The Partition Jewels
by Zehra Nawab
Laughter emanates from downstairs. Dadi, as we call our paternal grandmother, has rung the brass hand-held bell that indicates the evening-milk is ready; my siblings seem to have already made their way to the table. I do not like milk but I still rush out of my room, sliding down the staircase railing of our home in Karachi, with Dadi exclaiming “Uff Zehra, you’ll fall and bring the wall hangings down with you!” But I can’t help it, I do like to arrive in style. My grandmother sits on the table in her green printed georgette sari and a black paranda (braided tassels) in her hair. The plants outside glow under the soft evening sun and a beaming wide smile adorns my grandmother’s face. She sits at the head of the table, as it is the closest to her room and thus the shortest walk. Her left foot shakes as it always does. Parkinson is it? Osteoporosis? Or is it both? I never seem to remember. I eat the cream toast prepared for me, and my siblings finish their milk as Dadi begins to instruct us to go to the wall in our lounge. Shoulders, heels, head all touching the wall; she brings a book and places it on my head as I step forward. And, as per our evening ritual, my siblings and I walk down the corridor of our home, backs erect, books balanced, and our postures corrected. We learn different things each evening, some days it is yoga, other days we read literature and on some we learn knitting. Dadi is sturdily built but is becoming frail, she has kind intelligent eyes and a poetic verse always on her lips. She helms our home like a sea captain, with one eye on the waves and the other on us kids.
The Arabian Sea is a five-minute drive yet no wind seems to be blowing our way today. Dadi slowly walks towards her room, holding each furniture piece as she exits the dining room. My parents have placed the furniture along the route strategically; a small sofa, then the long one and right by her bedroom door a wooden chair, so that Dadi does not feel conscious about her difficulty in walking. “I am switching on the air-conditioner in my room,” Dadi announces. This is her way of making the shutting of her door, which is usually always open, inconspicuous. My mother follows behind. My curiosity is piqued so I knock and, without waiting for a response, barge in. My grandmother is perched on her bed with my mother sitting beside her, pen and paper in hand. Velvet boxes of all kinds, pieces of cloths of all sizes litter the bed, each with a set of jewels peaking at me from inside.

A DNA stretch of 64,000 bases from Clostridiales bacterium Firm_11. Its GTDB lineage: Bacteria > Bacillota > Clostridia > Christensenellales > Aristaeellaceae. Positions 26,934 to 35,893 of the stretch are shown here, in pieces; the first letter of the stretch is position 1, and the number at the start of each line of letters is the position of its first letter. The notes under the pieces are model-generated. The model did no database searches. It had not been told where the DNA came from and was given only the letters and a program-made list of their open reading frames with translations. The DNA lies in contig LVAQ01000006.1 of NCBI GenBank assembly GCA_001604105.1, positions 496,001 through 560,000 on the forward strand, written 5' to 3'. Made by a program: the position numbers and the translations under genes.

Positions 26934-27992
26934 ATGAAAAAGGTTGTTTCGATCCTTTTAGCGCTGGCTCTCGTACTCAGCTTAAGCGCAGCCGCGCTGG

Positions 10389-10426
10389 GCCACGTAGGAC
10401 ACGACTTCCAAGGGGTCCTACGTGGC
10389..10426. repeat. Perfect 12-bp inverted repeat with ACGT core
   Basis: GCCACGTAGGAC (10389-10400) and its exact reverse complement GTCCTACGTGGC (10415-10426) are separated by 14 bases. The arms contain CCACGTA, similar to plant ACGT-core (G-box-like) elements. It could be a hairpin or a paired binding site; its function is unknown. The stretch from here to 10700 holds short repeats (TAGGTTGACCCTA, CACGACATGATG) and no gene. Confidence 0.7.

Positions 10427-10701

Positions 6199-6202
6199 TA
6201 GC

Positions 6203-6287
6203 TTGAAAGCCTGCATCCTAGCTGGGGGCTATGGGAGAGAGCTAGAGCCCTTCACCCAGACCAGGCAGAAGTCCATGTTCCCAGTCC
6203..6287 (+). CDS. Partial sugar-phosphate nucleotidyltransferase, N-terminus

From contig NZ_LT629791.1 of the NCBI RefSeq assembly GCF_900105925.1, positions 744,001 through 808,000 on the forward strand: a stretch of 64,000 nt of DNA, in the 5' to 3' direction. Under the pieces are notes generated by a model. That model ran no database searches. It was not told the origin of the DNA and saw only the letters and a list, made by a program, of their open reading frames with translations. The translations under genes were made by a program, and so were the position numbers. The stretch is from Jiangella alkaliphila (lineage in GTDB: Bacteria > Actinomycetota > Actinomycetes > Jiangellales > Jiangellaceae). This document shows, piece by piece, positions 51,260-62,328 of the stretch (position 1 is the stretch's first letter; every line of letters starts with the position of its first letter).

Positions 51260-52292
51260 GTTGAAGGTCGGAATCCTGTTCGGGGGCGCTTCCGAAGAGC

“Ajao Zehra,” Dadi ushers me inside as she sits surrounded by bracelets, necklaces, rings, earrings, anklets, teekas, jhoomars—her jewels, ones she had been gifted, ones she had inherited, ones she had bought. She picks up each piece of jewellery and tells my mother which is to be gifted to which grandchild on their wedding. A pure gold Ginny coin is put aside, it is to be gifted on her behalf to “Zehra’s future husband.” Mama meticulously takes notes. A pair of gold nauratan jhumka earrings catch my eye. The design consists of a flower with petals like rays of the sun, which is why the design is referred to as the Karun phul, the radiant flower, my mother tells me. And below it is attached a jhumka, a little inverted flower bud edged with pearls. It is a hand crafted Nauratan set, Dadi says. The inlay work done in the gold consists of nine different stones: coral, emerald, turquoise, ruby, pearls, aquamarine, sapphire, hessonite garnet. Accompanying the earrings is a teeka, a bejewelled pendent worn in the middle of the forehead attached to a row of pearls which fall along the parting of the hair. The teeka design is fish-like, plain gold circlet with stunning stones glistening from within. The fish was the court emblem of the rulers of the state of Oudh, the capital of which was Lucknow. This was the city my grandmother grew up in. The delicacy and beauty of these jewels were a result of exquisite workmanship, one that I was able to recognise even at the age of fourteen.